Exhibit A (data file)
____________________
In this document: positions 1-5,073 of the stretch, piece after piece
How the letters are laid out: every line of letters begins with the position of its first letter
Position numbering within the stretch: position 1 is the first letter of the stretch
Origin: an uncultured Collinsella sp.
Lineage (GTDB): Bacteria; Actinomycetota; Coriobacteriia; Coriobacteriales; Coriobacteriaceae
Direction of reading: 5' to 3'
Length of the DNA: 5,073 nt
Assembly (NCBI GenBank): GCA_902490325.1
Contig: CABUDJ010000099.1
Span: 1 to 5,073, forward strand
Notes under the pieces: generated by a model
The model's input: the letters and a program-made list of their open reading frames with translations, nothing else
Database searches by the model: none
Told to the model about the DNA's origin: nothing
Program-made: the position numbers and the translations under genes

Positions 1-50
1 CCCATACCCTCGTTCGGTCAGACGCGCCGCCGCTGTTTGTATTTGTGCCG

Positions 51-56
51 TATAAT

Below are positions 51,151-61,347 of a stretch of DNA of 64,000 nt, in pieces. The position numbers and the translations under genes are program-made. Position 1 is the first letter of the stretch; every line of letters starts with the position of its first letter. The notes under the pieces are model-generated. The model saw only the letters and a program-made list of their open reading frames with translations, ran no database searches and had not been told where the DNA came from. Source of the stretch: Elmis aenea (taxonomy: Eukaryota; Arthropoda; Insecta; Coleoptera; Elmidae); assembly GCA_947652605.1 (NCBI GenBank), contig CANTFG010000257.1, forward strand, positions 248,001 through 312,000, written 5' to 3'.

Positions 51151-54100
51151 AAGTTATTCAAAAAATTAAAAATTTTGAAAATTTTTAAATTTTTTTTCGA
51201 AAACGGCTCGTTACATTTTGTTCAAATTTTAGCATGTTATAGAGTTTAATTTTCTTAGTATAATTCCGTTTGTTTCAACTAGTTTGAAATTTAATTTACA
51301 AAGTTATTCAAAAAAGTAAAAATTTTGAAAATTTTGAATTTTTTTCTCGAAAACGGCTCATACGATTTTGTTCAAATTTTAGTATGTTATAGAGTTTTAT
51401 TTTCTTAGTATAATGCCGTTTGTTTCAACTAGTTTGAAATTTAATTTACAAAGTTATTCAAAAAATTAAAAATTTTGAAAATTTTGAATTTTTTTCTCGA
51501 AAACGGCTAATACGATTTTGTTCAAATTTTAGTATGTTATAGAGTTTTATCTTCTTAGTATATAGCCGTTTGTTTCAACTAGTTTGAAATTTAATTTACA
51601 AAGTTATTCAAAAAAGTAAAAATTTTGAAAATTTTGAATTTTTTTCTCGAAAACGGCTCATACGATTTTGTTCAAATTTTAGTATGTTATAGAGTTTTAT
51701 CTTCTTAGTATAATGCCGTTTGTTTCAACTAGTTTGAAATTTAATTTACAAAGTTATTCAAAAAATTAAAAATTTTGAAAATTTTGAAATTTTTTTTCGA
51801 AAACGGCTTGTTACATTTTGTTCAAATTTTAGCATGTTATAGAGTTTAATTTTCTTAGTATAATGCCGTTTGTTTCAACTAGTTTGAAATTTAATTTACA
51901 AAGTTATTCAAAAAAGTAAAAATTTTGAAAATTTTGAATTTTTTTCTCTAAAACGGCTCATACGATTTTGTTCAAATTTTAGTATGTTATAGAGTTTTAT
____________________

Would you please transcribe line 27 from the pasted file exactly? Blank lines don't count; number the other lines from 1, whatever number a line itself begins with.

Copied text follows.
51601 AAGTTATTCAAAAAAGTAAAAATTTTGAAAATTTTGAATTTTTTTCTCGAAAACGGCTCATACGATTTTGTTCAAATTTTAGTATGTTATAGAGTTTTAT